Baldwin said that BRP’s capital model is a reflection of its broader strategy and how it thinks about creating success over the longer term.
“We didn’t create a capital model and then build our strategy around it; rather we established our strategy and then sought out a capital model that would best support our strategy,” Balwin said.
He added: “Our strategy is a stakeholder-centric approach to building the very best insurance brokerage and consulting firm that the globe has ever seen. Our view is that we make decisions based on the lens of what is going to uphold the best interests of our four core stakeholders and the financial success of our shareholders will follow.”
Baldwin said that BRP views its core stakeholders as clients, colleagues, insurance company partners and communities.
The Tampa, Florida-based broker came to the conclusion that the best strategy was going to market as a public company where there is “meaningful insider and colleague ownership”, the executive said.
BRP went public in October 2019 at $14 a share, raising around $230mn. Although its stock dipped below the offering price in the early stages of the pandemic, it has risen since then and closed at $37.94 on Tuesday.
Baldwin noted that all of BRP’s employees are shareholders in the business.
“As we sit here today and we compare ourselves to some of the private equity-sponsored strategies that are out there, we have far more significant colleague ownership of our business than virtually all of those private equity-backed strategies,” said Baldwin.
He added: “We think about those public market shareholders as a stakeholder in the business but importantly we operate as a colleague-owned partnership where we are investing for the long term to deliver the very best outcomes for our stakeholders over time.”
Since going public, BRP has grown rapidly, both organically and through acquisitions.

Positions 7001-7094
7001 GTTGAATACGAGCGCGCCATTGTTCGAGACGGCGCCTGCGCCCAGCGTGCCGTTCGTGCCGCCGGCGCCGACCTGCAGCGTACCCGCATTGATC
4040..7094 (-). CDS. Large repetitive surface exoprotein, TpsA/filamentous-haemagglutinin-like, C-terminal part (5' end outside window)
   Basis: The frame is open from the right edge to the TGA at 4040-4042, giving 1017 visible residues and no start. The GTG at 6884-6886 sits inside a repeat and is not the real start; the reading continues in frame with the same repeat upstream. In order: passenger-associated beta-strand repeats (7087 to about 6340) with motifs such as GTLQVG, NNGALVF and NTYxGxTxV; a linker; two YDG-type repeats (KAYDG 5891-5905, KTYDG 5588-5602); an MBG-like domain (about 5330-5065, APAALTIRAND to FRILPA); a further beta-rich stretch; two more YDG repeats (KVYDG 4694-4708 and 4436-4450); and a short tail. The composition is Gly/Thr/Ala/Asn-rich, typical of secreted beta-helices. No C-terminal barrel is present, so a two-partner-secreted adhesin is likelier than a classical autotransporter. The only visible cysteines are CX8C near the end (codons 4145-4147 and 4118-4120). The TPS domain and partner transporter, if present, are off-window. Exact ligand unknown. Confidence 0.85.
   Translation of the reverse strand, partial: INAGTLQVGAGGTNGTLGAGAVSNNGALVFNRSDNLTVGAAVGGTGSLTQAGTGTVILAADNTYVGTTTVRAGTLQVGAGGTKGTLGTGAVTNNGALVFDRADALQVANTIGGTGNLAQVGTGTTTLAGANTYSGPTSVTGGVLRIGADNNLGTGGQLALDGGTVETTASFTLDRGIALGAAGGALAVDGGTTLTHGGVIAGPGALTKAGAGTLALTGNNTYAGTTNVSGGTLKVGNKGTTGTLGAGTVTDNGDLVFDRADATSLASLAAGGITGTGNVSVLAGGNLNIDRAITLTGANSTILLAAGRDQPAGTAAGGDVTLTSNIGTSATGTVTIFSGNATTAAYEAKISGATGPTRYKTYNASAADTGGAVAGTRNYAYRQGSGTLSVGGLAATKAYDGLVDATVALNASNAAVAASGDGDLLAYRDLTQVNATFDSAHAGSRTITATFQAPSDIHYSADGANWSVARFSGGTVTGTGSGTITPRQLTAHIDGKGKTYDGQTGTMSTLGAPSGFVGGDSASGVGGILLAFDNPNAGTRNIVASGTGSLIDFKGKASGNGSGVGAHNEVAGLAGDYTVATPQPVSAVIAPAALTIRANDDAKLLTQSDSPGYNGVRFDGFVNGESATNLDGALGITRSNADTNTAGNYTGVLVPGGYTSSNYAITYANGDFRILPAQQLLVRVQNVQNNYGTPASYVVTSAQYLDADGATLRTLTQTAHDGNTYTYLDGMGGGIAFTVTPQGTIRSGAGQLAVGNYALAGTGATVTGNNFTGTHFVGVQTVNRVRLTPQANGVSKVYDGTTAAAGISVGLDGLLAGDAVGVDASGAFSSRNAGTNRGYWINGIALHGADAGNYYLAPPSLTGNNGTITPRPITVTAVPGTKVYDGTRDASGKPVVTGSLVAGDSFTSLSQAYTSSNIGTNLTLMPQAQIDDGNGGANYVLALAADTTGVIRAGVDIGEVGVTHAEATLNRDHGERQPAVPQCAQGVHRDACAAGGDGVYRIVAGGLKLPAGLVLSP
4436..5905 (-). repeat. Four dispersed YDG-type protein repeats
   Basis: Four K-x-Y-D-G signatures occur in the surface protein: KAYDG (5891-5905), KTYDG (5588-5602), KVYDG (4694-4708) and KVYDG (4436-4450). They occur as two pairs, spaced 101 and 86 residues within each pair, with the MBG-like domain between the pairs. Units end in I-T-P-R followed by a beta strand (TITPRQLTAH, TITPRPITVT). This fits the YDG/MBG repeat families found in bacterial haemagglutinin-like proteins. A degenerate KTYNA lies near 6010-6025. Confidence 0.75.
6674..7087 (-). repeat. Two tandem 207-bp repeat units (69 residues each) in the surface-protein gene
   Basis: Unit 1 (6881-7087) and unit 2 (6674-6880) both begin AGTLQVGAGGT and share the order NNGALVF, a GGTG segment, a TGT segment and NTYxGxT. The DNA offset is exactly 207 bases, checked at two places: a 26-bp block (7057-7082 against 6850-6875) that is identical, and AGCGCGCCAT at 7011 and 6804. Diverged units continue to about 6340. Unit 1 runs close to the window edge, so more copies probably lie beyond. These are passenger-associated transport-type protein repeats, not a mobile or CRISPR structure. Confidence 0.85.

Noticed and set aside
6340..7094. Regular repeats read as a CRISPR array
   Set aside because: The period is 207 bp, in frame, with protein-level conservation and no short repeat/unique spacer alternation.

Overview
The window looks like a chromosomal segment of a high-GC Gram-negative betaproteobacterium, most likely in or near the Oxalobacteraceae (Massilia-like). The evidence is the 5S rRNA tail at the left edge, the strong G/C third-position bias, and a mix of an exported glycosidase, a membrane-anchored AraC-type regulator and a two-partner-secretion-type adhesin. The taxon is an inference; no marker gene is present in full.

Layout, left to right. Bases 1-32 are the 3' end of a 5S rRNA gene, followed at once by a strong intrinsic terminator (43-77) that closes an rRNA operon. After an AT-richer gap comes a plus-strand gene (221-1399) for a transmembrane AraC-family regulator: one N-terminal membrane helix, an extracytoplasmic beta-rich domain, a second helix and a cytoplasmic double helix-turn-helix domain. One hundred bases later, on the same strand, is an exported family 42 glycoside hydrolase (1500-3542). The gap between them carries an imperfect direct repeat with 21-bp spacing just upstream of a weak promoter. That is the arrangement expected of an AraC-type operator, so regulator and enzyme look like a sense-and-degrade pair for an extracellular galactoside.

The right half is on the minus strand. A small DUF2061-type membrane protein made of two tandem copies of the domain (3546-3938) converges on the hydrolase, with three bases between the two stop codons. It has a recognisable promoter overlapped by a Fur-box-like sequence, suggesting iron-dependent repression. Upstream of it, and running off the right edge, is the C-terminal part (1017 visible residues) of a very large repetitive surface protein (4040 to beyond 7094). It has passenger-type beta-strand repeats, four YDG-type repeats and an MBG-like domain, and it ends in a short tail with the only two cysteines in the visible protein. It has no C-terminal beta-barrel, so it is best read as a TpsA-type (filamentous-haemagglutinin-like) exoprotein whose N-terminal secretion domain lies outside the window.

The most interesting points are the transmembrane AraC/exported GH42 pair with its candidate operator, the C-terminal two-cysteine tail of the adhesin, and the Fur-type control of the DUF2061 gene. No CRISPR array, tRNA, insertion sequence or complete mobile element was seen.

In 2020 BRP reported 16 percent organic growth and has followed that up with 24 percent organic growth for the first nine months of this year.
On the acquisition front, the broker has announced seven acquisitions of top 100 US independent P&C agencies since the beginning of the fourth quarter of 2020.
The most recent large acquisition was that of Construction Risk Partners (CRP) last month. Branchburg, New Jersey-based CRP’s $32.6mn of annual revenues make it the 65th biggest US independent P&C agency, BRP said.
In total BRP’s acquisitions in 2021 have represented over $200mn in annual revenues.
Baldwin said there are two attributes that BRP looks for in a partnership.
“The first is: is there real value alignment – do we think about success in the same way, culturally are we similar? Second, does this organisation have all the attributes necessary, and make the requisite investments in talent and resources to drive outsized organic growth?” the executive explained.
He added: “If you are driving organic growth at a rate that exceeds your peer group you are being validated in the market every single day by your clients and colleagues and there is no better sign of long-term success than that.”
Baldwin said BRP has a “very robust pipeline” of prospective acquisitions, and suggested that oher buyers do not necessarily look for the right attributes in an acquisition partner.
“While pricing and multiples are certainly at relative highs for our industry, we think the market misunderstands and misprices growth and quality over just pure earnings,” Baldwin said.
“As a result we are focused on the businesses that have more durable longer-term growth trajectories on an underlying basis and we believe over a relatively finite time period will generate substantial outperformance from a shareholder return perspective.”